Jerusalem: The Eternal Capital of Israel

Argument abounds regarding the legitimacy of Jerusalem as Israel’s capital. Though David established Jerusalem as the capital of his kingdom about 1,000 years before Christ, parts of the Old City, including Temple Mount, fell into Muslim control during modern history.

In the 1967 Six Day War, Israel recaptured Temple Mount and reunited Jerusalem. Despite that victory, Israel (in the interest of peace) allowed Temple Mount to remain under Jordanian control, and a very large Muslim quarter is still entrenched inside the walls of the Old City.

Regardless, there has been Jewish presence in Jerusalem for 3,000 years and every logical sign points to the fact that Jerusalem was and is a Jewish city…the eternal capital of the Jewish state, Israel.

Consider these facts, then decide for yourself whether or not Jerusalem is indeed the capital of the Jewish homeland:

Celebrating the Birth of a Jewish Carpenter: Born with a Purpose

Tis the season!  We recently commemorated the Jewish Festival of Lights (Hanukkah), and as believers, we know that Jesus Himself is the Light of the World (John 8:12, John 9:5). Our sights now turn toward Christmas and the celebration of the birth of our Savior who is Christ the Lord.

But let’s get practical for a few days to consider some physical facts about Jesus’ birth and humanness.  Perhaps we forget that Jesus was physically born into this world just as we were, and faced the same challenges that we face.  True, He was sinless and we are not, but that does not change the fact He was fully man as well as fully God.

Mark 6:3 and Matthew 13:55 clearly identify Jesus as a carpenter, and the son of a carpenter.  Some would dispute that fact, arguing that the Greek word tekton, translated “carpenter,”could mean something different, such as “stone mason.”  It is not a salvation issue, so I prefer not to be dogmatic.  However, a widely accepted definition of tekton is “artisan”or “craftsman.”  While not divinely inspired, early historical writings also distinguish Jesus as an apprentice woodworking craftsman of His earthly father, Joseph.   Together, they made things such as ploughs and yokes out of wood.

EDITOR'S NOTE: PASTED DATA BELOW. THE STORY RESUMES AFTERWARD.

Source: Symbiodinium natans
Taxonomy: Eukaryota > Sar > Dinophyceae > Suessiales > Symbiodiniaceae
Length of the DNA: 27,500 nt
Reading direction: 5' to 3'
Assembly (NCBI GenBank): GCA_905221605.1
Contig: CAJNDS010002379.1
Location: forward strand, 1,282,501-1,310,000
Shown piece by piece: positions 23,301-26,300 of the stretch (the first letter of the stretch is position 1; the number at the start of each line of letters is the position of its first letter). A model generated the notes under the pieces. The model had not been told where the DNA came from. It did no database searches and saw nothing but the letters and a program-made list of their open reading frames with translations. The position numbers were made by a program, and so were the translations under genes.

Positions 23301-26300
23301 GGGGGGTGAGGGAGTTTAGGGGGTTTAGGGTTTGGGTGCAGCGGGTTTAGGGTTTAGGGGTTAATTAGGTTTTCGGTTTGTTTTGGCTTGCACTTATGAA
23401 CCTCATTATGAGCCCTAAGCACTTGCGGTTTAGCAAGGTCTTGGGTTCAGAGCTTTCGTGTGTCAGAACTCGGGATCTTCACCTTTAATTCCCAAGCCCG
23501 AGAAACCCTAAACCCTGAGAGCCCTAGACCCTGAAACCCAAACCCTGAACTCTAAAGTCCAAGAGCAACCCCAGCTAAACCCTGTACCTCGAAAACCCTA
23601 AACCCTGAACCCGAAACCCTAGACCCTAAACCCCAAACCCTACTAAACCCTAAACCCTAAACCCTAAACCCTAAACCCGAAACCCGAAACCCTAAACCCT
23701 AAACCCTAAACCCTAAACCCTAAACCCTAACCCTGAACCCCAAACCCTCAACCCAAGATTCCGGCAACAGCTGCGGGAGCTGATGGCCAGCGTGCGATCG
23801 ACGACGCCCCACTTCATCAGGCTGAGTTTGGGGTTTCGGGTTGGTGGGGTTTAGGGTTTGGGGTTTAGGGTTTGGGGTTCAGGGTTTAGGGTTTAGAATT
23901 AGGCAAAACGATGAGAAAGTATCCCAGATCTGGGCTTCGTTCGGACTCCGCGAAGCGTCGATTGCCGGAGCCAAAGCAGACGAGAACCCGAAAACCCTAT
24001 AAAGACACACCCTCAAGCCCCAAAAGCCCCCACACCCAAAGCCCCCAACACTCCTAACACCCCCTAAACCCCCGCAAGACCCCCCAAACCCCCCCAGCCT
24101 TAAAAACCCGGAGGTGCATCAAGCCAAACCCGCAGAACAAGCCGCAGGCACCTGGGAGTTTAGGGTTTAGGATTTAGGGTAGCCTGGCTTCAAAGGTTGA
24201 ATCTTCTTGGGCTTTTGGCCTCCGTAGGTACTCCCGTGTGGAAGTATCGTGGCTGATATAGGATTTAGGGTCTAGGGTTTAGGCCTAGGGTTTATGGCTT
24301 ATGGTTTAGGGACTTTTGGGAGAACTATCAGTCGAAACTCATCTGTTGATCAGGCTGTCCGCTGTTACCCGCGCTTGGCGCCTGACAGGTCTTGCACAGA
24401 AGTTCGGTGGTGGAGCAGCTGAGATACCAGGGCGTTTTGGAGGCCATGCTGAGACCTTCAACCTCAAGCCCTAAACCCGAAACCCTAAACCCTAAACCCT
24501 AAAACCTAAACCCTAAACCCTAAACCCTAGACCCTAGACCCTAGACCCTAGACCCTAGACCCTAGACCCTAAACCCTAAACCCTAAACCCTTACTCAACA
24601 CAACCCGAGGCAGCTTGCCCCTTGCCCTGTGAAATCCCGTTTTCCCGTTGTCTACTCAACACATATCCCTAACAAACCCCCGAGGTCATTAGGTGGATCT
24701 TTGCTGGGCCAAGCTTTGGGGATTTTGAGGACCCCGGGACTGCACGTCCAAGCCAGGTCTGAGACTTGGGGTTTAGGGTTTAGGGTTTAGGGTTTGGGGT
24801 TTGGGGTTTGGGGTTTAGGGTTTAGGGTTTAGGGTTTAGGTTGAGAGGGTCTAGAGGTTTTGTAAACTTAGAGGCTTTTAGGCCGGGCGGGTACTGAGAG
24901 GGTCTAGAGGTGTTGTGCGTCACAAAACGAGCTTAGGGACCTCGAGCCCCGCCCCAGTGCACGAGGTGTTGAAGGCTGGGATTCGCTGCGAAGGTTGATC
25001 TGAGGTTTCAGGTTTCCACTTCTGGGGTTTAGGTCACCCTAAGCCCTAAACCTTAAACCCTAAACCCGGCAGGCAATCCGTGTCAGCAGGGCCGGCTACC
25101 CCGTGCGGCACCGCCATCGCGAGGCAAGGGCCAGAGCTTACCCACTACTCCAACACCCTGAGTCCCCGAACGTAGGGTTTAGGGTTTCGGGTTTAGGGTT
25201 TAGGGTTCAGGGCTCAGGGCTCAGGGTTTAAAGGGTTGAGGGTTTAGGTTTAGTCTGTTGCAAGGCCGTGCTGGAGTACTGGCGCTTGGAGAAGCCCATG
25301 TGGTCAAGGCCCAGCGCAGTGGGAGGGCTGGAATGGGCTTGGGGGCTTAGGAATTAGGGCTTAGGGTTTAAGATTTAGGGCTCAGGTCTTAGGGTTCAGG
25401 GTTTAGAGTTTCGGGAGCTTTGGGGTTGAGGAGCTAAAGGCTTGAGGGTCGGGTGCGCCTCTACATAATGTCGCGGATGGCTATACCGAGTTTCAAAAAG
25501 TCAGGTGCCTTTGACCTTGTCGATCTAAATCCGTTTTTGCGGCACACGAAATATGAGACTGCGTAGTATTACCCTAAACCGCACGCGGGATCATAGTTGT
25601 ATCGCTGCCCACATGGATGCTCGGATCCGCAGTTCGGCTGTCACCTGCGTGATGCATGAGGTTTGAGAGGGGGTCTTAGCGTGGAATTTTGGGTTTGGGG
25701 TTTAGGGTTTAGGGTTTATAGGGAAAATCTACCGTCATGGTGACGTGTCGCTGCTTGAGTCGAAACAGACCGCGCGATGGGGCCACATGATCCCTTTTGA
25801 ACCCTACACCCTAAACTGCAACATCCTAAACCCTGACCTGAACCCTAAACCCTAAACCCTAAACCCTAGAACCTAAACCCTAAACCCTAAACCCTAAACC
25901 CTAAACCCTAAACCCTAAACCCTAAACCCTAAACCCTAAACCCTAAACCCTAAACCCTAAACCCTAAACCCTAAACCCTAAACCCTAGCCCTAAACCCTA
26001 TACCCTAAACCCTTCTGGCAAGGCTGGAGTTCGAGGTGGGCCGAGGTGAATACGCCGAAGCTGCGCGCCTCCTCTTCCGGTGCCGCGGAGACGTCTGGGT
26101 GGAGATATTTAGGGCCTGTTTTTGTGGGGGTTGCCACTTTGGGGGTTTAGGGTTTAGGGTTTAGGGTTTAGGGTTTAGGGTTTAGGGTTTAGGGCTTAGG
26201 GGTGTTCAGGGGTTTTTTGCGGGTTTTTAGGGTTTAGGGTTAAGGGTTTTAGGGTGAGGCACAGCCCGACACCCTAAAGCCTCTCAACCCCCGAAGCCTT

Why is it important that Jesus was a tekton?  Because God the Father had a specific earthly purpose for His Son, Jesus!  He was certainly not the only Bible character whose vocational training fit perfectly with what God called them to do.  For example:

  • Elisha – He was plowing a field when Elijah called him into ministry (1 Kings 19).  Plowing entails removing rocks, planting seeds and bringing about growth…which is exactly what Elisha was called to do!
  • Gideon – While separating wheat from chaff, God called him to “weed out” his army (Judges 7), then sift Israel’s enemies.  His vocation prepared him for the purpose God had for him.
  • David – A lowly shepherd boy, tending sheep in a hostile environment (1 Samuel 17).  He fought wild beasts,protected the flock, cared for them, and ultimately used his skills to slay a giant.  What perfect training for the calling God had on his life!
  • The disciples – Many were fishermen, and you know the analogy!  Some of Jesus’ great miracles had to do with miraculous catches of fish. They would become miraculous fishers of men, and thousands would come to faith as their vocation had prepared them!

Likewise, Jesus was born with a purpose and God the Father knew exactly in what “vocation” His Son would be raised to excellence!  In a manger in the city of David, a Savior was born, and we celebrate the birth of that carpenter’s son as Jesus, our Savior and King!

I hope you’ll stick around over the next few days as we look at what Scripture says about Jesus and the vocation prepared for Him by His Father.

See you tomorrow!

A Deeper Look at Psalm 122: A Brief Overview

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Hi friends!  Today we’ll jump into another short series called A Deeper Look at Psalm 122.  Scripture teaches us to stand with and support Israel, and perhaps the most important way to do that is to pray for her.  Often on this blog, we are encouraged to do just that, and Psalm 122 is often referenced.